In-flight meals, food in VIP lounges and the Group’s catering services will no longer feature endangered species either.
China Airlines has environmental protection as a core element of corporate risk management
In June 2017, Chairman Nuan-Hsuan Ho signed the Buckingham Palace Declaration Against Wildlife Trafficking.
And China Airlines will continue to partner with governments, customs, airlines and other units to prevent the illegal trade in wild animals and plants, implement the UN’s Sustainable Development Goals, and promote the eco-diversity of the planet.
Recognizing the growing impact of the aviation industry on the environment, China Airlines has environmental protection as a core element of corporate risk management.
The efforts and initiatives made by China Airlines in sustainability management have led to our inclusion in the Dow Jones Sustainability Indices and DJSI Emerging Markets. Our environmental management report received the highest score for its category.
In 2016, we were also ranked as a global industry leader by the International Carbon Disclosure Project.
Do you have confidence in the continued growth of Asia-Pacific air travel and what challenges do you see ahead for the region?
Demand in the passenger market is growing steadily due to the gradual recovery of our economy with double-digit growth in the last two years.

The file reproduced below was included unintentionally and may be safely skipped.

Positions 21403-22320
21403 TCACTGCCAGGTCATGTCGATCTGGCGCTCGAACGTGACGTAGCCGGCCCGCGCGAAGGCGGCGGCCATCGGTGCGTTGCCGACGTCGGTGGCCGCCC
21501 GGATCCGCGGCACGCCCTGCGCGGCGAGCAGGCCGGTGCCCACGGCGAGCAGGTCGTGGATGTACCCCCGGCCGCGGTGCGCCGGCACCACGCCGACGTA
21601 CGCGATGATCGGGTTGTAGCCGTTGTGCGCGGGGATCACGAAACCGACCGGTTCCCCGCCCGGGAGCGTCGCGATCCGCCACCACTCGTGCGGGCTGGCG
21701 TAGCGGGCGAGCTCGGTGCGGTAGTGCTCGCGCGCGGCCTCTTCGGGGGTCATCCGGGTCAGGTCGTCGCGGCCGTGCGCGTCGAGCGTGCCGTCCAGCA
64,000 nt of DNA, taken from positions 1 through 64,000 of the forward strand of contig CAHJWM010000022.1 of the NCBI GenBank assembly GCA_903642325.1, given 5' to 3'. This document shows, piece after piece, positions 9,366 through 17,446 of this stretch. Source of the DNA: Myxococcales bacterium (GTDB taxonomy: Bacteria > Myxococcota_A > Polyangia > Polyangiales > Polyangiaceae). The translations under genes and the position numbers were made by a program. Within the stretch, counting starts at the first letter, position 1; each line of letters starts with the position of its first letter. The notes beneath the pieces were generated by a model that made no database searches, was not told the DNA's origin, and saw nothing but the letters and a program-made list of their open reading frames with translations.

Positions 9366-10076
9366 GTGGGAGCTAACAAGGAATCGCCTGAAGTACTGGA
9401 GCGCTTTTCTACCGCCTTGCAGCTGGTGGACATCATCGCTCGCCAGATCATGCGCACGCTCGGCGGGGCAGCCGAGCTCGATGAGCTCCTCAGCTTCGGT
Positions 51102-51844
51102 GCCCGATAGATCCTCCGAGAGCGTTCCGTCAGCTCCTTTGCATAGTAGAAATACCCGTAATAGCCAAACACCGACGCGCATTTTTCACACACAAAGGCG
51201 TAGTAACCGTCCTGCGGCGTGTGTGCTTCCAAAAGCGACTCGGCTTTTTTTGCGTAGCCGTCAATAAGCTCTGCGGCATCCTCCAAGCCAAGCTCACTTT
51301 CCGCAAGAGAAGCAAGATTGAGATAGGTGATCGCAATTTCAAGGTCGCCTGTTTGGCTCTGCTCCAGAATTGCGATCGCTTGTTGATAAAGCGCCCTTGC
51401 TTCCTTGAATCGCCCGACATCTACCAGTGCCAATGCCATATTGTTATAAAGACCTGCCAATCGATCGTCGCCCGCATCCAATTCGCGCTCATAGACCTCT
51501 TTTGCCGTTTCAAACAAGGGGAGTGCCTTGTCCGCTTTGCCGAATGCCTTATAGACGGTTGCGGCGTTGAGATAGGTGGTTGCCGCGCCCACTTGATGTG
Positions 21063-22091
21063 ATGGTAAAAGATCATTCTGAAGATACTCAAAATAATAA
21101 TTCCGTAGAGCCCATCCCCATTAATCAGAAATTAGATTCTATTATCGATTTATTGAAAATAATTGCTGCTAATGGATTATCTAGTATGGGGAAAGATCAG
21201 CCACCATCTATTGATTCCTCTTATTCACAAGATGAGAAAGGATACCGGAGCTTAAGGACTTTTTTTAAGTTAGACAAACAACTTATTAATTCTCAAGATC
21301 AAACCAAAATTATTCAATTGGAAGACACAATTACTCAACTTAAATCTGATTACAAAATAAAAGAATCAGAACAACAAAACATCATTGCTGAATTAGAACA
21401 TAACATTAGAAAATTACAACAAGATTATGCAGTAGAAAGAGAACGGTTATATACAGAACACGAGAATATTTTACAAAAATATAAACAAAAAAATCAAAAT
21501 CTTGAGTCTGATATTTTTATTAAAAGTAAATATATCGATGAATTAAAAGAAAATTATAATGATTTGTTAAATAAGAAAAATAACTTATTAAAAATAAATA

IATA’s 2017 forecasts indicate Asia-Pacific will be the fastest-growing region and should continue to maintain double-digit growth in terms of demand.
Many conventional operators have rushed to enter the LCC market, leading to the vibrant growth of the Asia-Pacific aviation market
The outlook is therefore positive. LCCs will be the main challenge.
The increasing liberalization of aviation, the LCC business model, and the geography of Asia-Pacific have led to the rapid development of LCCs.
Many conventional operators have rushed to enter the LCC market, leading to the vibrant growth of the Asia-Pacific aviation market. But this has led to more intense competition so overall profit growth has slowed.
What is your vision of the future?
The pace of global development in all sectors of the economy has led to many social, economic, and environmental issues, such as the use of child labor, gender and racial discrimination, water pollution, and the greenhouse effect.
I believe if all airlines can work together, pool their resources, integrate different parts of the supply chain, and think about the social, economic and environmental value the aviation industry can generate, we will build an aviation environment for sustainable development.